“Winter Solstice is a time of renewal. It’s a time to immerse ourselves in the cycles of nature: of death and rebirth, of darkness and light. It’s a time to think about change and transformation, and to appreciate the still point in the rich, fecund dark before the next cycle gets fully underway. Above all, it’s a time to step out of your head sometimes and let your body – that soft, honest animal part of you – fully embrace the long, cold dark. Without that, you can have no real understanding of what the light even means. So promise yourself this, today: that through the rest of this winter season, you’ll stay awake to the land around you, and to the nonhuman others who inhabit it with you. And that, when the light returns and the famine days are over, and the great cycle of growth begins again, you’ll braid yourself a wedding ring from newly cut rushes, and marry yourself to the land.”

By Dr Sharon Blackie: writer, psychologist, mythologist

Source: Re-enchanting the Winter Solstice: an invitation – The Art of Enchantment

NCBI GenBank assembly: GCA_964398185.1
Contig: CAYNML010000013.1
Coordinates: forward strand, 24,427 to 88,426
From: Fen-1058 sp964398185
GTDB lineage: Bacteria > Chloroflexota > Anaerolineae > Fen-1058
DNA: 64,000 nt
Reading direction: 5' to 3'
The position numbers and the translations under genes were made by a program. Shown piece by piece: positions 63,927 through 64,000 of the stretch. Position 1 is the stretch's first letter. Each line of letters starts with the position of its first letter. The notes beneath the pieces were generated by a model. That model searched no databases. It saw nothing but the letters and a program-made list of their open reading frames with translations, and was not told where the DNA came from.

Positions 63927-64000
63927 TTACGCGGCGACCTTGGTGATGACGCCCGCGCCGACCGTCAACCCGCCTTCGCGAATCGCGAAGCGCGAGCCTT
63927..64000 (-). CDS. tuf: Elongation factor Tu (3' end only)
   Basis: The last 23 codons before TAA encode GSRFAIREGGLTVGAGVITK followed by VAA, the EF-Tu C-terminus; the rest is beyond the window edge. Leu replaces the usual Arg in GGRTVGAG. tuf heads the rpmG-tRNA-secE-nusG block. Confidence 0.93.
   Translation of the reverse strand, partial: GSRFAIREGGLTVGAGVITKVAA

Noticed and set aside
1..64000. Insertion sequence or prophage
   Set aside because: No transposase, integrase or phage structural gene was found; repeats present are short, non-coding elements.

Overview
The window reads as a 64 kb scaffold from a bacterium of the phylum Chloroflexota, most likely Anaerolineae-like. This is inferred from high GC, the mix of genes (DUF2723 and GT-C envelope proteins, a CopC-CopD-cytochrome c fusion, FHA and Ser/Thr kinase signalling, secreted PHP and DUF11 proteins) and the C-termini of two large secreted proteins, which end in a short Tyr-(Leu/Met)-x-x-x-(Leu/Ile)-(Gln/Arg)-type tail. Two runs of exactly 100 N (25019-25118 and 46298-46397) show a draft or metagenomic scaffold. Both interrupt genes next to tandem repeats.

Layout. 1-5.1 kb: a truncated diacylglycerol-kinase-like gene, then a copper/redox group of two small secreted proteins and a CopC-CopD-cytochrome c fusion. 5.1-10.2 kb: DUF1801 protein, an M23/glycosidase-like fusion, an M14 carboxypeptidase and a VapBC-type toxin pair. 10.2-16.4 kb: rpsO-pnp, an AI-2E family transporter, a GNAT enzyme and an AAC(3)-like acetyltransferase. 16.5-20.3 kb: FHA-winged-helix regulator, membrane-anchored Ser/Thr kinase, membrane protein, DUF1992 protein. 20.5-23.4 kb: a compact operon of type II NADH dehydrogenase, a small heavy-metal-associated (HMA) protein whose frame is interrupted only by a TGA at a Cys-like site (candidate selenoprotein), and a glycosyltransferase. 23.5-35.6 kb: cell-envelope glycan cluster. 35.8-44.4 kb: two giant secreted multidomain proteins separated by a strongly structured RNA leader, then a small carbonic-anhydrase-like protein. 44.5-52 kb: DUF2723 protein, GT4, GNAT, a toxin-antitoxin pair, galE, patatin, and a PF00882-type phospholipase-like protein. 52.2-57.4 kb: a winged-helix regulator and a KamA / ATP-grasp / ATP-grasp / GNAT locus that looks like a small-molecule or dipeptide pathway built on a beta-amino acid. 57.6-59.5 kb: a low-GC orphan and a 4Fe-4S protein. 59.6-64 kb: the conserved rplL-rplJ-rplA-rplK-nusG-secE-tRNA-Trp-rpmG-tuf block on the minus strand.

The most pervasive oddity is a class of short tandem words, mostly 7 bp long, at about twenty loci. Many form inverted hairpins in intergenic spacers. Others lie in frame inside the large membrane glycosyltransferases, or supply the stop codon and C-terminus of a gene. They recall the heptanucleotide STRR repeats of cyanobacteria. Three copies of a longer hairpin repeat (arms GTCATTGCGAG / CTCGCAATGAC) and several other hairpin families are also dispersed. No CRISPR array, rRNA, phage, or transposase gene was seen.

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Working through Depression with Alchemy

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“More than a school of thought, alchemy is a gnosis, a “way” of knowing. It is a deliberate attempt to grasp immortality in which the process is paramount. We all embody the archetypal journey of life, consciously or unconsciously. We are born in our essential nature but it quickly becomes covered with a hard-shelled core of the false ego. We long to return to our true nature. Alchemy amplifies and accelerates this process of self-actualization, connecting with a sacred sense of self.

Naturally, there is no absolute actualization, no final self-reflective insight. It is a recursive formula of returning, over and over on more subtle levels, to the sacred center where heaven and earth meet. You don’t have to heroically “succeed” at alchemy.

Not succeeding will deepen you as you improvise the narrative that is your life up to that point. How many times do we make, then lose the Stone? How many times do we lose our hard-won happiness or wholeness? The trick is to not paralyze yourself with New Age guilt over it. If a scientist has a failed experiment he or she doesn’t wallow in shame or analysis paralysis but starts over with new boundary conditions.